Cyber Bullying is bullying that takes place via electronic technology e.g. Smart phones, computers and tablets as well as communication tools such as Facebook, Snapchat, WhatsApp, Twitter etc…
Cyber Bullying can also be seen as Intimidating or threatening someone using technology.
According to Kaspersky there are several types and they have identified 10 types of Cyber Bullying affecting our kids that parents may not be aware of.
• Fake Profiles
For a full description of the terms, Please visit Kaspersky.co.uk
Some of the effects Cyberbullying has on our Kids
• Depression and low self esteem issues.
• Reluctance to go to school
• You start noticing their grades going south… becoming bad.
• Bad health caused by skipping meals, low appetite etc.
• Choosing to fight back and become Bullies themselves
• Some children give up and commit suicide as we read in the news.
What can Parents do?
• Monitor your child’s online time… You can do that using the apps we promote on the site. e.g. Qustodio, Kidslox and recently Kaspersky Safe Kids… See the description for links.
• Have an Open discussion with your child…
• Encourage your child to speak up
• Spend quality time with your children so you can identify the tell tell signs when something seems off.
Signs that may indicate your Child is being Cyber Bullied
• You notice your child suddenly stops using their smartphones or tablets.
• They appear apprehensive or anxious when using their smartphones
• You also notice that they are around you more… Which was not the case in the past.
• Changes in behavior such as becoming sad, jumpy, withdrawn or angry
• You notice that they are not as keen to go to school or take part in usual social activities.
• They become very dismissive and defensive when you show interest in what they get up to online.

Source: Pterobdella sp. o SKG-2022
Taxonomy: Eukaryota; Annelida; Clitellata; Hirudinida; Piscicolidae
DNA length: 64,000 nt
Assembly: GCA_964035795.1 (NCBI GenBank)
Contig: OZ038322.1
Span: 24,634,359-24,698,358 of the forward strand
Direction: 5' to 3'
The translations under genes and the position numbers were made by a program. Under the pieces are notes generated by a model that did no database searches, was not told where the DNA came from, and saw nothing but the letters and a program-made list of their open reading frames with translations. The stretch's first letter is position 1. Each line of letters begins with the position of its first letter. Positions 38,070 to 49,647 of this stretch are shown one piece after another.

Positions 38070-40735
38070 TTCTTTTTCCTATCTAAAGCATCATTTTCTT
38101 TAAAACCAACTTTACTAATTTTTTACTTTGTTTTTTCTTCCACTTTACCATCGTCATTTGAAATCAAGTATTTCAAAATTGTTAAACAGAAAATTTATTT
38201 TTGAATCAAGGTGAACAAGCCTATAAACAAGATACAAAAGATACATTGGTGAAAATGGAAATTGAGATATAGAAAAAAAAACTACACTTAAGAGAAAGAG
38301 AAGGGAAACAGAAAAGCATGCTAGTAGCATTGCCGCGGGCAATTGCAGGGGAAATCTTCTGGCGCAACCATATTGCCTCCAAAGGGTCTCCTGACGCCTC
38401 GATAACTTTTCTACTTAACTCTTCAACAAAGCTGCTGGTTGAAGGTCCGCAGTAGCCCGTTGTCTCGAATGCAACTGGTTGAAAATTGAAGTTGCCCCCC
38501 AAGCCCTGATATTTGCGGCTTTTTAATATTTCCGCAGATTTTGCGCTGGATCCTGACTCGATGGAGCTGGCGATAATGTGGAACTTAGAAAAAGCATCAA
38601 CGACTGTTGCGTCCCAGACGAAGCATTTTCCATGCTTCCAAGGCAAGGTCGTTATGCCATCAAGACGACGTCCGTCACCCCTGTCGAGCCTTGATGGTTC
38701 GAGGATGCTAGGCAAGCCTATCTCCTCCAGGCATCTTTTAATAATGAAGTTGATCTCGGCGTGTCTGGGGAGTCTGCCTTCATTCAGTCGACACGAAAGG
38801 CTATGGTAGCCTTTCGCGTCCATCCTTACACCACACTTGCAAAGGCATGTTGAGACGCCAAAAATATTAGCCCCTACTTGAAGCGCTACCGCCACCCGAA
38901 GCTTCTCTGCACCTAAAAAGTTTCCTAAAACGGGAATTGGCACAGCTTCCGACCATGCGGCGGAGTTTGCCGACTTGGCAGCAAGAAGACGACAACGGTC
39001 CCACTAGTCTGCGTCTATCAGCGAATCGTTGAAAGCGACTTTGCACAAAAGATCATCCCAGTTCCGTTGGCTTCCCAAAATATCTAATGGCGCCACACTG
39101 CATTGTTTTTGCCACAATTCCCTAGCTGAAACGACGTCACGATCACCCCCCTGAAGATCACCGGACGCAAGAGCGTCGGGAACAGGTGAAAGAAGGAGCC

Things Parents should aim to do straight away if you suspect your child is being bullied.
• Talk about it – Create opportunities to talk to your child in a relaxed environment, sometimes it can be less intense if you go for a walk or a drive rather than sitting at home
• Stay calm and ask them how you can assist them
• Ask open questions and listen to them without judging
• Praise them for summoning courage to talk to you.
• Don’t take away their devices unless this is what they want, it’s likely to make them angry and increase feelings of sadness and isolation
• Help them shut down arguments online before they take hold. Try not to involve lots of others in online arguments. This includes being careful what they post, what they share, and knowing when to leave a group chat or change the conversation. Ask people to take down hurtful or offensive content. Your child may be successful by simply being honest about how they feel, particularly if the perpetrator didn’t mean to cause them harm.
• Report it to the school authorities… you can visit Internetmatters.co.uk for guidelines. Don’t give up – the school have a legal duty to prevent all forms of bullying.
• Report it to the police… There is not a law against cyberbullying, but some cyberbullying activities could be criminal offences under a range of different laws including the Malicious Communications Act 1988 and the Protection from Harassment Act 1997. If the content is sexual, targeted at your child’s ethnicity, gender, disability or sexuality, if threats are being made to harm your child or incite your child to harm themselves, then consider reporting the activity to the police. Some types of bullying are illegal.
Let’s continue to invest the time to save our children from Cyber Bullies.
Author: Lawrence Idem – familycyberclinic